Sand Substrate and live plants? Question

Discussion in 'Freshwater Substrates - Gravel, Sand' started by Huicho, Apr 14, 2010.

  1. HuichoNew MemberMember

    Hi fellow FLers! I'm new to this site and thought I'd give it a go.

    I've found all of your threads to be very beneficial. So far, I've learned that pool filter sand is quite the substitute for the the expensive stuff at LFS, and will be contacting my local pool supplier today. I have a 60gal tank with about 9 African Cichlids (Zebras, Electrics, and Peacocks) I've been running for 2 years (Cichlids for about 4 months).

    I currently use gravel and have a few live plants in there (Onion, lily, Italian Val). I know Cichlids are notorious for picking at live plants (no exception here) but have found that generally my plants do OK and give my tank a more organic feel.

    Onto my question: From the threads I've read so far, I haven't really heard anyone talk about using live plants in a sand substrate, particularly the Pool Filter Sand? Can anyone lend a hand to a newbie (to FL.com) like me? Much appreciated.
     
  2. funkman262Well Known MemberMember

    My plants seem to be doing great with flourite black sand. I don't have any experience with PFS though.

    EDIT: Oh yea...and Welcome to FL ;D
     




    Last edited: Apr 14, 2010
  3. NutterFishlore VIPMember

    I avoid plants in a sand substrate. I don't think of Flourite or Eco-Complete as sand as they need to be treated differently to how proper sand does.

    Plants can be grown successfully in pool filter sand but some extra maintainance is needed. The sand bed needs to be at least 2" deep, (preferably 3") so nitrogen bubbles will probably form in the substrate. Those nitrogen bubbles are poisonous to fish & need to be released from the substrate regularly. Usually by stirring the sand with your fingers every week or two. Because of the lack of oxygen in a sand substrate, anerobic conditions can form around the roots of your plants which can lead to the plants roots dying off & then the rest of the plant. You need to carefully stir the sand around the roots every week. Use you fingers for this so that you can feel the roots & avoid causing too much damage to them. Substrate fertiliser tablets are a must for sand substrate planted tanks. There aer no nutrients contained in the sand & because of the poor wate flow, liquid fertilisers don't penetrate to the plants roots.

    As long as you don't mind doing the weekly stirring & using substrate ferts, sand can be used quite successfully for a planted tank. It just isn't my substrate of choice. Worth noting for you that Vallis is one of a few plants that will often grow better in sand than in fine gravel.
     
  4. HuichoNew MemberMember

    Thanks so much Nutter for the highly useful info. This kind of info is invaluable. I'm doing biweekly water changes as well as shifting of my landscape as to switch up territorial fish so I don't so much mind shifting the sand a bit.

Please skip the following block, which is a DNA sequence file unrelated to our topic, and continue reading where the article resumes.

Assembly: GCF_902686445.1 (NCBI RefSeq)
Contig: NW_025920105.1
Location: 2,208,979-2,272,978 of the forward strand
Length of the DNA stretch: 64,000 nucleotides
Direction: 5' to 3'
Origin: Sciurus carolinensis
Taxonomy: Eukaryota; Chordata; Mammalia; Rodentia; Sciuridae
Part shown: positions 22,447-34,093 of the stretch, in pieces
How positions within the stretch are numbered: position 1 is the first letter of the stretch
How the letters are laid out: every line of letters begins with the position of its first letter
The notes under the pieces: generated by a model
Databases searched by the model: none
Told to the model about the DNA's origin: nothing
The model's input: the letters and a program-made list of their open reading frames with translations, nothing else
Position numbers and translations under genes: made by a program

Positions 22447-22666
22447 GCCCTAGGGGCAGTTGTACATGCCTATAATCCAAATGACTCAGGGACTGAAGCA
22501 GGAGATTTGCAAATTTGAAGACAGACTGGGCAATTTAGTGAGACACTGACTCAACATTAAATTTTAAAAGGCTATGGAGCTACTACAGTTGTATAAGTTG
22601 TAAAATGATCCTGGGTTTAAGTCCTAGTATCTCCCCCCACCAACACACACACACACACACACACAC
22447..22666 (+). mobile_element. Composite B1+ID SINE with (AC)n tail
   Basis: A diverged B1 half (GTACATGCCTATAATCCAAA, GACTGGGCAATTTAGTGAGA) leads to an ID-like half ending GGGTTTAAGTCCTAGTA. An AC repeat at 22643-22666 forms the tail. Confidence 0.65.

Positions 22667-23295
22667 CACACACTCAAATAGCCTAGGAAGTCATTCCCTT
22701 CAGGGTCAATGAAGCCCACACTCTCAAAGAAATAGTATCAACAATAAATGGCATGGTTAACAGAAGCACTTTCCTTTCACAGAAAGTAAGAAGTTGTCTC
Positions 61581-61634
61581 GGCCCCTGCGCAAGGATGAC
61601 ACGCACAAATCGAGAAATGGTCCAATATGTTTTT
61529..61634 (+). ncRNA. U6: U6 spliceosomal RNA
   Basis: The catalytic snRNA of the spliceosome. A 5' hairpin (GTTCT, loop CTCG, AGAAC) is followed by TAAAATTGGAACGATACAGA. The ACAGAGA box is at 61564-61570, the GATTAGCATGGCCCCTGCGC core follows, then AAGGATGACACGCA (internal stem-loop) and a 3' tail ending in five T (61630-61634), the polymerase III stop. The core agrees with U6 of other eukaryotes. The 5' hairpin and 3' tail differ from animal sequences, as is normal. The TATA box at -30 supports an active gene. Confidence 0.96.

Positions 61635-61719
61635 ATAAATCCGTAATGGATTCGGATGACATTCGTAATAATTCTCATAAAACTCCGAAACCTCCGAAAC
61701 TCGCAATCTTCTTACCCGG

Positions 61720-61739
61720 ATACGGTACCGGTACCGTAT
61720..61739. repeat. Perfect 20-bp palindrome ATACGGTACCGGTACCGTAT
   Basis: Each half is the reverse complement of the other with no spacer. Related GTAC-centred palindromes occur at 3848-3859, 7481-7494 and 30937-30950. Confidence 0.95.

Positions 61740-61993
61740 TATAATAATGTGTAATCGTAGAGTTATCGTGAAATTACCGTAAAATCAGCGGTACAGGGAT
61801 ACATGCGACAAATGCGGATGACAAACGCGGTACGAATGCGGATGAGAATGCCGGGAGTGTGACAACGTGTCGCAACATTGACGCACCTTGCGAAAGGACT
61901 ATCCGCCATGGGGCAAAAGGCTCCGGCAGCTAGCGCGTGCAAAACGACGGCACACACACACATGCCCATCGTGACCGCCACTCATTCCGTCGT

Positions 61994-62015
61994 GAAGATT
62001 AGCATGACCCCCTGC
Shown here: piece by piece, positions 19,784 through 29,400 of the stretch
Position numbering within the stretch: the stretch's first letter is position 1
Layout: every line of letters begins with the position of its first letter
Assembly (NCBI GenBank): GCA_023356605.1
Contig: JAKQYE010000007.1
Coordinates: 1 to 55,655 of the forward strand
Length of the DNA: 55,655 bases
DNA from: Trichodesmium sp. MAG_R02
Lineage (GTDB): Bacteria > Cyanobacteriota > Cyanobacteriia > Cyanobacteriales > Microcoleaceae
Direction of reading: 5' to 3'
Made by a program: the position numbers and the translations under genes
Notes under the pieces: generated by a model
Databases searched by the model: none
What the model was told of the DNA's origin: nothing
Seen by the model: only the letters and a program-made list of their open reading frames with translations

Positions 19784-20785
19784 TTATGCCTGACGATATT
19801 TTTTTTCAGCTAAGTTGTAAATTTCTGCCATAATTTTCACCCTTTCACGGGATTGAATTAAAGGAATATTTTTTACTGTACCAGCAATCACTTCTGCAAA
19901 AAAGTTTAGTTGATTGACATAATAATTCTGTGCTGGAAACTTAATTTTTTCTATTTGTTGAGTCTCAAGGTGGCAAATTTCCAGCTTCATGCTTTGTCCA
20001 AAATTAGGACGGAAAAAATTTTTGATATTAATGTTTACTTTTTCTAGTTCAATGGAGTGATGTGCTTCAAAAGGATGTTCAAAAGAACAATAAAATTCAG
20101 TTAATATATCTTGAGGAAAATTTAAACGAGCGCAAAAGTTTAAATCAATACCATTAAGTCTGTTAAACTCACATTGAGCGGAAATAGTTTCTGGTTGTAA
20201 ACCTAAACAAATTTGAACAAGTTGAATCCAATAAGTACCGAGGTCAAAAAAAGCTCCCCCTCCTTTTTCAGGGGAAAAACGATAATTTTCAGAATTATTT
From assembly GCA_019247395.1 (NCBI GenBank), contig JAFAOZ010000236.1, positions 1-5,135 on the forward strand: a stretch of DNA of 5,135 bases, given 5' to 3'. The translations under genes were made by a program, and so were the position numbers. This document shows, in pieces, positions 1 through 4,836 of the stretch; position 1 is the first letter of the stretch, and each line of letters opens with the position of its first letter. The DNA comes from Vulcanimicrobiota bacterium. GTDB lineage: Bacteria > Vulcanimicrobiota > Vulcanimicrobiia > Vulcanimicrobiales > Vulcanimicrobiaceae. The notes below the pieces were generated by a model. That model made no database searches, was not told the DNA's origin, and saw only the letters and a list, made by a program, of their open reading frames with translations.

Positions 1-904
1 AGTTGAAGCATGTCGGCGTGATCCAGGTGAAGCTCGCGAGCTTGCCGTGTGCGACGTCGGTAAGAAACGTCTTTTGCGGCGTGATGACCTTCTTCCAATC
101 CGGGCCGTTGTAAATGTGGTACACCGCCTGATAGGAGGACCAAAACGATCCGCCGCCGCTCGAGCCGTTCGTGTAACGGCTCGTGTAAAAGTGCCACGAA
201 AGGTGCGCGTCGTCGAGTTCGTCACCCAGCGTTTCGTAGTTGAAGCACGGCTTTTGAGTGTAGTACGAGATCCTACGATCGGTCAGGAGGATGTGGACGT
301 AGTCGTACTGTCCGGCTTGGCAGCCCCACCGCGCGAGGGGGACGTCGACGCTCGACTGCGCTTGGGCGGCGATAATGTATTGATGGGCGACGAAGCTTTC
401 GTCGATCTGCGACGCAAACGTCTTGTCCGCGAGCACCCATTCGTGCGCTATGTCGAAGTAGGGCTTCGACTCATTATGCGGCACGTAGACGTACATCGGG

I'll report back with my findings... :)
     
  5. Bulldogge16New MemberMember

    Every time I come up with a idea, or question in my mind that requires an answer, this site never fails to rise to the occasion. I keep doing generic Google searches and I always end up back here.
    This is the exact question I was looking for an answer to. I want to redo the substrate, with pool filter sand. Even though I dont want to have plants at this point in time. I wanted to make sure that I did not have to have another material underneath the sand.
     
  6. HuichoNew MemberMember

    By the way, my Pool Filter Sand is working just great. My live plants don't seem to miss a beat and my little Melanochromis auratus loves digging in this as does one my Zebras

    Gravel vac-ing is pretty easy as well. Sand doesn't go up the chute and leaves only the feces to go through the siphon. Thoroughly pleased with my $10 and 2 hour cleaning investment
     
  7. sik80New MemberMember

    i use pool filter sand and find that all of my plants are doing ok and showing growth after a period of settling in - they include: amazon sword, vallis spiralis, vallis gigantea and water sprite

    lots of people recommend malaysian trumpet snails for use with a sandy substrate as they move through the sand bringing the decaying matter down to where the plants can use it and also preventing gas pockets forming. i've just ordered a few from ebay for peanuts
     
  8. HuichoNew MemberMember

    Thanks for the suggestions Sik80. I'm looking on ebay for some now. :;snail
     
  9. jetajockeyFishlore VIPMember

    most locally owned LFS have (or can get) MTS, they breed like crazy and are often hitch hiking on plants and substrate, so they are often seen more as a nuisance than anything. I've gotten some just by buying a small plant that had a few of them on it lol
     
Loading...




  1. This site uses cookies to help personalise content, tailor your experience and to keep you logged in if you register.
    By continuing to use this site, you are consenting to our use of cookies.
    Dismiss Notice